D.Baasansuren

Master of CC, The Australian National University

 

Sources:

United Nations Development Program (UNDP): “Dzud Early Recovery Project” document

International Organization of Migration “Displaced Rural Herder Communities Response Assessment and Intentions Survey (RAIS)”

Informal life politics in Mongolia

Resource development projects have brought severe contamination and destruction to the ecological environment across the grasslands of Mongolia. The everyday life and livelihood of local residents, including herding communities, is under excessive threat. Grassroots action to protect the grasslands and livelihoods have become increasingly strident in response to this escalating environmental pollution. My research focuses on case studies of informal life politics in Mongolia, including the country of Mongolia (Outer Mongolia) and Inner Mongolia Autonomous Region of China (Inner Mongolia). Both regions have experienced rapid industrialization over the past decade, which involved a huge number of large-scale resource development projects

Along with environmental degradation in Inner Mongolia in the late 1990s, grassroots environmental protection activities have gradually emerged and developed. It expanded slowly to fight against industrial pollution on the grasslands and to protect herdsmen’s rights on their own land. This is an open network which involves people from different walks of life, such as local herdsmen, educated youth from Beijing, young ethnic Mongolians living in cities, professors, people from environmental NGOs and public interest law firms. The network plays an important role in linking environmental activities in diverse forms and various locations.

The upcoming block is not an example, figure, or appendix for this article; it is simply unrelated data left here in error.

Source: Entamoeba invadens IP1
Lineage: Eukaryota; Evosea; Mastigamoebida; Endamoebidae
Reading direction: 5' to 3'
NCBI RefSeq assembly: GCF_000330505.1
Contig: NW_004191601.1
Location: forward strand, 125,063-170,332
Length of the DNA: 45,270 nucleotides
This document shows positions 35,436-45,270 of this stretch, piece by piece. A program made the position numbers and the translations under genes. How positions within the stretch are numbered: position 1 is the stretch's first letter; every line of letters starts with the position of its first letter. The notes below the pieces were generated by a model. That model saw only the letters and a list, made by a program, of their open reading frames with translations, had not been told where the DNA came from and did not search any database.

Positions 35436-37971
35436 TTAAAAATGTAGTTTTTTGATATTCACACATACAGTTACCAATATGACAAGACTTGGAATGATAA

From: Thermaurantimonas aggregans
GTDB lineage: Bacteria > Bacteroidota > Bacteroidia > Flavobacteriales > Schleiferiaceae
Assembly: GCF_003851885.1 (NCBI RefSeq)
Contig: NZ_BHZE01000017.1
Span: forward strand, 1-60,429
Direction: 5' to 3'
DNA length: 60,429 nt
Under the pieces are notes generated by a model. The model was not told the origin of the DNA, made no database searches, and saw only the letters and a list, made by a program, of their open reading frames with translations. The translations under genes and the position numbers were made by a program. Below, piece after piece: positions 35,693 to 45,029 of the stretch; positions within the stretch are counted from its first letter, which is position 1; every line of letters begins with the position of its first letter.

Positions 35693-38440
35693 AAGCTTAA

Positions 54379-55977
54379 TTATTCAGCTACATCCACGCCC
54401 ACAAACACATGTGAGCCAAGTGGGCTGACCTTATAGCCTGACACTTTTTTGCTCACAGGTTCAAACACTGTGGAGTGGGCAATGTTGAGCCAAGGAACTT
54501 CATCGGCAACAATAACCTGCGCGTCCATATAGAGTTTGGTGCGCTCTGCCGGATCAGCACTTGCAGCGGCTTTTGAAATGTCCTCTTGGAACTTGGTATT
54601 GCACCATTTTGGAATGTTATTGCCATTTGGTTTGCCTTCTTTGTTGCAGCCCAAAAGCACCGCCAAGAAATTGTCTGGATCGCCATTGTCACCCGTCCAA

horse
Educated youth in Eastern Ujimchin grassland in the 1970s

From here, I would like to introduce a story of educated youth. The situation of industrial pollution in the grasslands and the plight of local herdsmen have caught the attention and sympathy of educated youth, city dwellers sent to live on the rural Inner Mongolian grasslands during the cultural revolution between the 1960s and 1970s. Most of them were from Beijing and therefore returned to Beijing after the Cultural Revolution.